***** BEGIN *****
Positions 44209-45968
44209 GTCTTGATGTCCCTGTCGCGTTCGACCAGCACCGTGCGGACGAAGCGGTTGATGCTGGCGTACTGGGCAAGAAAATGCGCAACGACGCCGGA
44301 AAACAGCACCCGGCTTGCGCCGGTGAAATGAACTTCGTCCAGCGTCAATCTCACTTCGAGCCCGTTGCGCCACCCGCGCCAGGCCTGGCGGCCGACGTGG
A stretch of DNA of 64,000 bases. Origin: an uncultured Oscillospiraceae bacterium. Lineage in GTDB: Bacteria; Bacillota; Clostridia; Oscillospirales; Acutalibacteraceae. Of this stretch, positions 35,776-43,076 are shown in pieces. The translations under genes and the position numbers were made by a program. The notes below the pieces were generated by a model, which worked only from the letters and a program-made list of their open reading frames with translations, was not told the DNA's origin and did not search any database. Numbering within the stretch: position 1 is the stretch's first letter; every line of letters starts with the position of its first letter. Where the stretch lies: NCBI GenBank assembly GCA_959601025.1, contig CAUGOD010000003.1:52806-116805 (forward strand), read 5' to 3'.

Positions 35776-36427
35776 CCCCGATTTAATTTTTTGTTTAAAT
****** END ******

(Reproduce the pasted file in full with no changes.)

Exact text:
Positions 44209-45968
44209 GTCTTGATGTCCCTGTCGCGTTCGACCAGCACCGTGCGGACGAAGCGGTTGATGCTGGCGTACTGGGCAAGAAAATGCGCAACGACGCCGGA
44301 AAACAGCACCCGGCTTGCGCCGGTGAAATGAACTTCGTCCAGCGTCAATCTCACTTCGAGCCCGTTGCGCCACCCGCGCCAGGCCTGGCGGCCGACGTGG
A stretch of DNA of 64,000 bases. Origin: an uncultured Oscillospiraceae bacterium. Lineage in GTDB: Bacteria; Bacillota; Clostridia; Oscillospirales; Acutalibacteraceae. Of this stretch, positions 35,776-43,076 are shown in pieces. The translations under genes and the position numbers were made by a program. The notes below the pieces were generated by a model, which worked only from the letters and a program-made list of their open reading frames with translations, was not told the DNA's origin and did not search any database. Numbering within the stretch: position 1 is the stretch's first letter; every line of letters starts with the position of its first letter. Where the stretch lies: NCBI GenBank assembly GCA_959601025.1, contig CAUGOD010000003.1:52806-116805 (forward strand), read 5' to 3'.

Positions 35776-36427
35776 CCCCGATTTAATTTTTTGTTTAAAT